The merits of open versus closed primaries have been widely debated. Proponents of open primaries argue that voters should be able to choose which primary they will vote in at each election. Opponents argue against open primaries that would allow participation of independents that are unwilling to declare a party affiliation; to have an influence in the selection of a candidate from their party.

This I personally agree with the party argument. Why should a voter that will not support the party be able to influence the selection of a party that they have no loyalty too, but in the same tone why should the organized parties exclude independents from selecting from a pool of independent candidates? The myth that a voter must belong to a party to vote in the primary is only maintained by a barrier law that schedules independent candidates from filing intent papers until after the primary. Not designating party preference is an intellectual preference and should not invalidate or reduce independent voting rights to simply a confirmation of the candidates the two parties chose in the Primary?

Independent voters have the right to privacy that wish to keep their affiliation private and why should the exercise of 5th Amendment right to privacy be a reason for the state and national parties to exclude independents from assembling to select representatives in a publicly funded primary election??? In fact the forced disclosure to participate in open elections violates independents rights to privacy.

The election option I am endorsing in Pennsylvania is not an open election process or even a blanket primary as used in Washington State or the equivalent Majority Electoral system used in Louisiana. In fact I do not agree with the open election process requiring a voter to select only from the two party candidates.

There is no constitutional requirement to belong to a party to run or vote in a primary election. If a person wants to designate themselves to a party preference it is their right to do so. If a party does not want voters not willing to designate preference to their party to participate in their candidate selection – then that too is the parties right.

But the parties do not control or decide who can run or vote and the states cannot protect the parties 1st Amendment right to assemble while disregarding the individual the right to assemble as independents. The state must provide an independent ballot in 2018 because constitutional and federal laws substantiate that the states have no authority to exclude independents from running on an independent ballot exclusive to independent candidates.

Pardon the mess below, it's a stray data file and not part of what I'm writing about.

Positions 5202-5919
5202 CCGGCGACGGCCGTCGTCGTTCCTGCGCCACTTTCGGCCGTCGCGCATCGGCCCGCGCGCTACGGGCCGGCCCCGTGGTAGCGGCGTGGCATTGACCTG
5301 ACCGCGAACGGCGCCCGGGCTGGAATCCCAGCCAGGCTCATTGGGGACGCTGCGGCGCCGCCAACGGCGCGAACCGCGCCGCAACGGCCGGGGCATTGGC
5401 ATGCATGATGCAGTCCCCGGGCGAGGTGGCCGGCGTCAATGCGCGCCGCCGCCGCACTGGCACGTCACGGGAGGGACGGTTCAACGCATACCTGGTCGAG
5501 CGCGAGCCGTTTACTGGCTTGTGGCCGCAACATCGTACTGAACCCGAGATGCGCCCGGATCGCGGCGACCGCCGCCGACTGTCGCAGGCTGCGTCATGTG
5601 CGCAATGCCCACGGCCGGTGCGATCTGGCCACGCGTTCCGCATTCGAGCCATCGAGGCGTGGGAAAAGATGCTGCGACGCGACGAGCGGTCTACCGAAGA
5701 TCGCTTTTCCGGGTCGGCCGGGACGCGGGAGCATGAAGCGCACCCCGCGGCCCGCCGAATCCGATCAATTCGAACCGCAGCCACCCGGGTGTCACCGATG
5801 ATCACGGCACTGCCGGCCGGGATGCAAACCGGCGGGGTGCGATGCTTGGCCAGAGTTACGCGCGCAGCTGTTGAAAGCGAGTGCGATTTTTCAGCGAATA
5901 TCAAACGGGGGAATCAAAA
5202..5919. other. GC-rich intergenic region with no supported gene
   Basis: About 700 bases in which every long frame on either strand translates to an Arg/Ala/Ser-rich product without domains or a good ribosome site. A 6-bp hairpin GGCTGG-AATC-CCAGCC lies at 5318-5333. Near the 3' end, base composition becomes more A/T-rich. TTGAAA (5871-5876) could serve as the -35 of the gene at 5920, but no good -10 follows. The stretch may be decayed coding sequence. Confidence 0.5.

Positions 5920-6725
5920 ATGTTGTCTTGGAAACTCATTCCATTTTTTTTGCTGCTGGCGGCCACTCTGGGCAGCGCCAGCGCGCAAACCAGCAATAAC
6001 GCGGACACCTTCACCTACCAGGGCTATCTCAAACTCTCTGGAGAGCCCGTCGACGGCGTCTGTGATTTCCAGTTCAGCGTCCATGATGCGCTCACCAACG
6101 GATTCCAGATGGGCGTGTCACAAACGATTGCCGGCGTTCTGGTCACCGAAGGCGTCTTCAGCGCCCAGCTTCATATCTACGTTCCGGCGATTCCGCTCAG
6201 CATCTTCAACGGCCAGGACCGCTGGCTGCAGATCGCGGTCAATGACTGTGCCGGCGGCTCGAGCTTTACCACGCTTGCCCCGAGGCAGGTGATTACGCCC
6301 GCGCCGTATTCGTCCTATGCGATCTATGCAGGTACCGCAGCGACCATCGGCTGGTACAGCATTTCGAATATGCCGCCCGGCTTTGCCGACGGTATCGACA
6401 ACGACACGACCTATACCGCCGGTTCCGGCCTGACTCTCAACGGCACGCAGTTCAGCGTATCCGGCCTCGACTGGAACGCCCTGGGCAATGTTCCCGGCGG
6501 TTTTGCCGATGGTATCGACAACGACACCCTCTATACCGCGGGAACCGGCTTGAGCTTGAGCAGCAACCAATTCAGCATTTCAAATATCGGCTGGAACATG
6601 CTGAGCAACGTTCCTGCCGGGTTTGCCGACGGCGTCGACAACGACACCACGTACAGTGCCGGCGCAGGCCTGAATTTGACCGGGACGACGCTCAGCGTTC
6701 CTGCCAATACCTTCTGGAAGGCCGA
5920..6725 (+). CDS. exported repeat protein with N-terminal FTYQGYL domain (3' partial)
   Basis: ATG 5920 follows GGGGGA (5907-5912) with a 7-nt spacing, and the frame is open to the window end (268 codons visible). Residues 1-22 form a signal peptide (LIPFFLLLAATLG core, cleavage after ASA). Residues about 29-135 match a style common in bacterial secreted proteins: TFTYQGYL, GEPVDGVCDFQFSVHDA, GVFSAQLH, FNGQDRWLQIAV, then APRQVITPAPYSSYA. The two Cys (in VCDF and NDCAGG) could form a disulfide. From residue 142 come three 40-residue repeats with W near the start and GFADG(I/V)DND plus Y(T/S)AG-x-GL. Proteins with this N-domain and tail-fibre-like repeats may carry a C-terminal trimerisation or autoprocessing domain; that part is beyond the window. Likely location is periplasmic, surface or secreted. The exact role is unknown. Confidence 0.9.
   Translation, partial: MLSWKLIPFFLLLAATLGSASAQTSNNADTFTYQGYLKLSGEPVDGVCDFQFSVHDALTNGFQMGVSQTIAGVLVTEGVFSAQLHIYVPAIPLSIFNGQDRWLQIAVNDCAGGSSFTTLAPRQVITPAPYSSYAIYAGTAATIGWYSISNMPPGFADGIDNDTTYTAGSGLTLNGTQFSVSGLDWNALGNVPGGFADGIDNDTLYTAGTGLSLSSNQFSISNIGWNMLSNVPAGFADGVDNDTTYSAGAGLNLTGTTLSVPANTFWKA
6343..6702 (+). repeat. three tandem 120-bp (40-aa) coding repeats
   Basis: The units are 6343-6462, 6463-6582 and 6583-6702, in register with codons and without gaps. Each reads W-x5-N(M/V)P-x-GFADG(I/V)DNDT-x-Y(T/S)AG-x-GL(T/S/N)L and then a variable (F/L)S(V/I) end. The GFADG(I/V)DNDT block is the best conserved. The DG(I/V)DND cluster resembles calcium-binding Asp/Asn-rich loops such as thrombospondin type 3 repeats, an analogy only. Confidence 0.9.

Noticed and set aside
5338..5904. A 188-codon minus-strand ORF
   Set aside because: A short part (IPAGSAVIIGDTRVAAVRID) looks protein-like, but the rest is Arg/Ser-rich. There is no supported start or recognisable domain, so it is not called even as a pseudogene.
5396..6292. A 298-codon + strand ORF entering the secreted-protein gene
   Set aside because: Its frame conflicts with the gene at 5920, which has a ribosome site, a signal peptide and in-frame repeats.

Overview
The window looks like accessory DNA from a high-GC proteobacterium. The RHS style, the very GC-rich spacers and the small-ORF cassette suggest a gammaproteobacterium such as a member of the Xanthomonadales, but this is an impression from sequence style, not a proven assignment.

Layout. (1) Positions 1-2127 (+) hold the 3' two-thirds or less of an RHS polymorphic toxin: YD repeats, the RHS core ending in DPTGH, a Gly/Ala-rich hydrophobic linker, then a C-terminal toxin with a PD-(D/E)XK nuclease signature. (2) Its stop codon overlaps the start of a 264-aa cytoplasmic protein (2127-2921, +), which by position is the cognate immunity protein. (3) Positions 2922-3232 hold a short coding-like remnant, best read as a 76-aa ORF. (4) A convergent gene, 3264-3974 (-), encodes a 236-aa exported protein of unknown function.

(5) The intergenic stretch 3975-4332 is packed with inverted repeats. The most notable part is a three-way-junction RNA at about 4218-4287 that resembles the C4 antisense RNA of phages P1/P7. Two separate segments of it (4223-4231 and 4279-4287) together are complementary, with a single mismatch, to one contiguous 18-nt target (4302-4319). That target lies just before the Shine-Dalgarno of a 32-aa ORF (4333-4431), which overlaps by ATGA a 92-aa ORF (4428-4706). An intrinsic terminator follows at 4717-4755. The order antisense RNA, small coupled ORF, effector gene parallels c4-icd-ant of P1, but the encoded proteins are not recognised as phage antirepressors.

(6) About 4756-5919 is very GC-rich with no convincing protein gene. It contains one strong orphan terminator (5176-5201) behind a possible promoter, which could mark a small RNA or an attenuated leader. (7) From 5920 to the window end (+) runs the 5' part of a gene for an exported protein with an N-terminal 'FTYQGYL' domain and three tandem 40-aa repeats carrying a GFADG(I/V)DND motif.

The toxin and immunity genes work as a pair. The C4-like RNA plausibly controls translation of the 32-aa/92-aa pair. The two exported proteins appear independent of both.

The election form I am representing is that the democrats vote in a closed primary. The republicans vote in a closed primary and Independents vote in a closed primary. There would be three ballots instead of two. In this form of election process the end would result in a democrat, a republican and an Independent running off in the November general election while maintaining party pedigree.

In what way would Independent voting in the 2018 primary under this type of closed election process would obstruct the national party’s right to select representatives of their own? Debates are already held by private organizations that invite potential candidates to deliver their platform, debate and give the public the ability to assess the candidate. Independents are excluded from this public forum until they are certified by the state as qualified and eligible and under current enforced primary barrier law, independents cannot file their paper work to substantiate this requirement until after the primary election.

There is no requirement to belong to a party to participate in a debate held by independent organizations. The only barrier for independents to participate in the debate process is that until they are declared eligible and qualified candidates by the state; independents cannot announce their candidacy nor can they begin to collect signatures to be placed on the primary ballot and currently that can’t be done until after the primary.

It is the debate process that is the only part of the primary that the parties have control over. The rest is regulated and under the control of the state and the state must follow Constitutional and Federal Law. First Amendment, 14the Amendment, 1965 voters rights act, 5th Amendment privacy, all imply the state of Pennsylvania and other states are in violation by excluding Independent candidates from being balloted on an independent ticket as individuals represented a platform.